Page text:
Military funerals suggest mounting Syrian casualty numbers
BEIRUT -- Counting casualties of war is often a difficult and politically loaded task. That is certainly the case in Syria's civil strife, but the rising number of military funerals may provide a clue to the toll.
Syrian officials have severely curtailed access to the country for foreign media and human rights investigators. That means accounts of clashes and casualties typically come from opposition activists or the government. Both parties may have reason to inflate or play down casualties.
The most recent United Nations estimate, given almost a month ago, was a death toll of at least 10,000, not including government forces, since the rebellion erupted almost 16 months ago. In recent weeks, however, the fighting has escalated dramatically.
The death toll sometimes exceeds 100 a day, opposition activists say. Some opposition-aligned monitors say the number of dead tops 15,000. No one knows with any certainty.
The Syrian government has accused the opposition of inflating casualties but generally hasn't provided its own figures. Although Syrian authorities likely have a good idea of how many of their own forces have been killed, the government has not updated a figure of about 2,600 dead military and security forces that has been cited publicly since April.
The ranks of the fallen have expanded considerably since then.
One indication is the steady stream of formal military funerals reported daily, at least until recently, on the Syrian state-run news website, SANA.
The number of dead "escorted" from military hospitals is clearly on rise. The average so far in June is almost 22 military and security personnel buried each day -- almost twice the average in May. On June 24, funerals were held for at least 42 soldiers.
The official funeral accounts also provide an indication of where the fighting is fiercest.
On June 23, 43 soldiers were buried along with three policemen, SANA reported. They were killed "while they were in the line of duty" in the Damascus suburbs, and in the provinces of Homs, Aleppo, Idlib and Dara. All are hot spots of the rebellion.
According to opposition activists, the official casualty counts sanitize the reality.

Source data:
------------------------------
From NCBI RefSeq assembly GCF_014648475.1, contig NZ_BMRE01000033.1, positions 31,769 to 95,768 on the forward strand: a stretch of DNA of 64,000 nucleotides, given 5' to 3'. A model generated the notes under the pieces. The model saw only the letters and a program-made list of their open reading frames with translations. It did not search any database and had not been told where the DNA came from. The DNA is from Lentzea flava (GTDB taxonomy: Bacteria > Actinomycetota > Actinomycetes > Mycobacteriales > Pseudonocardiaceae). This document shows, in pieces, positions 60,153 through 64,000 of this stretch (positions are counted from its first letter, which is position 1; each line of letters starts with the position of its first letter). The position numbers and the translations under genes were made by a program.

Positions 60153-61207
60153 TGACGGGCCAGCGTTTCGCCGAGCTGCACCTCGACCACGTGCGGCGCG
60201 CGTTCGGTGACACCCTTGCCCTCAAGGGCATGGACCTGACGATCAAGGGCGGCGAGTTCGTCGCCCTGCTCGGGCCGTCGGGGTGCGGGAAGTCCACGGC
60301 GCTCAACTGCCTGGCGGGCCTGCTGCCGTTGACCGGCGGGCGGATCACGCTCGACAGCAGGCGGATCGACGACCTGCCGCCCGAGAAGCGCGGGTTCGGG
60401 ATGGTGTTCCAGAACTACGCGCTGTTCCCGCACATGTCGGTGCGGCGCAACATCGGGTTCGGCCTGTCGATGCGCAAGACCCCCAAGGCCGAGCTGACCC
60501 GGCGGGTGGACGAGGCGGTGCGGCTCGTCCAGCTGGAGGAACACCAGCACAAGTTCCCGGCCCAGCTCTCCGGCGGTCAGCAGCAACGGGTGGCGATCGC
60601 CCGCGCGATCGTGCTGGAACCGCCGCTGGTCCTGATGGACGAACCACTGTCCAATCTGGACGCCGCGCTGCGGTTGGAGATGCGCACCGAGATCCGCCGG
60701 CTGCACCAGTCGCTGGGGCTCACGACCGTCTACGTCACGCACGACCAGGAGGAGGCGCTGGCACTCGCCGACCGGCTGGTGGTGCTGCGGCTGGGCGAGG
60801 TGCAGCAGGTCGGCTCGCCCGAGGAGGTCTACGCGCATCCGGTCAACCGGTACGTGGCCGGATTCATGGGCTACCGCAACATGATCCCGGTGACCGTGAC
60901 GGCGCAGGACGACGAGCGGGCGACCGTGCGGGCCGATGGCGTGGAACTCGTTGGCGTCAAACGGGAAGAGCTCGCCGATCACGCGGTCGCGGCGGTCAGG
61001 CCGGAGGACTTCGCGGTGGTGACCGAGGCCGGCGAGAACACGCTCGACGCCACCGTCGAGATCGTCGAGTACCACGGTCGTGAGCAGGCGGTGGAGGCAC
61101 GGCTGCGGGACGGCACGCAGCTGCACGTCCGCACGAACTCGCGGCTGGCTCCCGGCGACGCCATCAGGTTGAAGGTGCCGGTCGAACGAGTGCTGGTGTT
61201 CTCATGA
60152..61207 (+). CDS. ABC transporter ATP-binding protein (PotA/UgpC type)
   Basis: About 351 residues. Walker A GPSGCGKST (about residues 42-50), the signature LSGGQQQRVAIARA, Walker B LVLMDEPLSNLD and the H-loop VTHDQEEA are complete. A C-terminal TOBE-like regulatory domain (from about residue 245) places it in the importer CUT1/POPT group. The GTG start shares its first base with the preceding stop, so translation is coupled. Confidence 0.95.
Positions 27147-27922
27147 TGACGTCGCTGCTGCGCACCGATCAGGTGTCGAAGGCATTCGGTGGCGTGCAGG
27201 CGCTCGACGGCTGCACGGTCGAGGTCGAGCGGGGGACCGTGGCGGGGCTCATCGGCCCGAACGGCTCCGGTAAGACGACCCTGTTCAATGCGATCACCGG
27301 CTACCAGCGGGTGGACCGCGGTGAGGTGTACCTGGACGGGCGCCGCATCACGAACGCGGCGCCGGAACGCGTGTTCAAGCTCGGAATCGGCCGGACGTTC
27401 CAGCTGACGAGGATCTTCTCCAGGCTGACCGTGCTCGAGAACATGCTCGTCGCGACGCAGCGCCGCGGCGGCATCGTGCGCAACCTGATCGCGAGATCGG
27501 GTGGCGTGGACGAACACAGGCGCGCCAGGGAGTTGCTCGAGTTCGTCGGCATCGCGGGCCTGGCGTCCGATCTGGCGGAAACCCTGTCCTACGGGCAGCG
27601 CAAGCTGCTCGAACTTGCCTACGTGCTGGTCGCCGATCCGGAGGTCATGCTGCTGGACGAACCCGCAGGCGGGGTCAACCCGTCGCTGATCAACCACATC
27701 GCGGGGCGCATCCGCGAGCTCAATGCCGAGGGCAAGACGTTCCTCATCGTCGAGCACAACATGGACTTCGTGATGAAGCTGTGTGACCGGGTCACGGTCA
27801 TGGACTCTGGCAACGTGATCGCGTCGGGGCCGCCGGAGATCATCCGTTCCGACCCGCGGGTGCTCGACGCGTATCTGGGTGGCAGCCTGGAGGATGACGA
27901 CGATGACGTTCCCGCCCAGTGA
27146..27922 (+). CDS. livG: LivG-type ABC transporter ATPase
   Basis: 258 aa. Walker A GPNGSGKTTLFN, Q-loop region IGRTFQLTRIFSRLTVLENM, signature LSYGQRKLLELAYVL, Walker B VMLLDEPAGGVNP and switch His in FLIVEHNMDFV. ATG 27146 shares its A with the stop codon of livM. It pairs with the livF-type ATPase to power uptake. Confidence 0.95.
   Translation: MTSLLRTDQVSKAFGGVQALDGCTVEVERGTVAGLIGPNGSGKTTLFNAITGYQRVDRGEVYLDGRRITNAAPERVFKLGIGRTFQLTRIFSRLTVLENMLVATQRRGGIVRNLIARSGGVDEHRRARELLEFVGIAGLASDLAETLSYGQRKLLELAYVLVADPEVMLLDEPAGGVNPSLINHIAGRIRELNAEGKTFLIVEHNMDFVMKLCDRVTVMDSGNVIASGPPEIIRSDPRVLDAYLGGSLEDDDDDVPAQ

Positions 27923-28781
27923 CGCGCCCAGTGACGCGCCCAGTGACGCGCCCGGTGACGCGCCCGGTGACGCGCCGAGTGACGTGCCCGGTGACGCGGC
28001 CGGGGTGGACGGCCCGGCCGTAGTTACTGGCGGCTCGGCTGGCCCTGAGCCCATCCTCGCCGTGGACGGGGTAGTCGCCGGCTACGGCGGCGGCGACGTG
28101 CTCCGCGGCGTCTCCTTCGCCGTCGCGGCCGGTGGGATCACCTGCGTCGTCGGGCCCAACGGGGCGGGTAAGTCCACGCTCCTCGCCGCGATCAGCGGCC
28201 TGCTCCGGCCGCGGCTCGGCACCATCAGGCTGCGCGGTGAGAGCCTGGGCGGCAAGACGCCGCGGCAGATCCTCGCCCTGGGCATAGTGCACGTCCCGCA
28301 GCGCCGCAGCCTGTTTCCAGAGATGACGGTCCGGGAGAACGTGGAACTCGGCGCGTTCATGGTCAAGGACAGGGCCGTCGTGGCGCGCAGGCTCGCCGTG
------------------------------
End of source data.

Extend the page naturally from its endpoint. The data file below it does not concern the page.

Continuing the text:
"If SANA is saying 20 [dead], you should multiply the number by at least two," said one opposition advocate.
In its accounts, the state-run media adopt a solemn, nationalistic tone, echoing President Bashar Assad's contention that Syria is the target of a "foreign conspiracy" and "terrorist" attacks.
"The martyrs' families called for firmly confronting the armed terrorist groups that have been committing criminal and sabotage acts in implementation of foreign agendas," is a customary concluding line.
Reports on military funerals sometimes include the names of civilians killed. Whether these are non-uniformed security personnel is not clear. Rebels have been targeting so-called shabiha militiamen, plainclothes enforcers who have a reputation of being both brutal and fiercely loyal to Assad.
In its coverage of official funerals, the state news agency never clarifies how the fallen were killed. That detail is often also omitted to surviving relatives, Syrians say.
One woman recounted the case of her brother, a soldier who was killed in March.
"We don't have any details regarding his death," said the woman, who asked that her name not be used. "We don’t know if he was killed by rebels, if he was killed in an explosion, or if he was trying to defect."
-- Rima Marrouch and Patrick J. McDonnell
Photo: Syrians inspect burned cars at the site of a blast in the capital, Damascus, on Thursday. Credit: Muzaffar Salman / Associated Press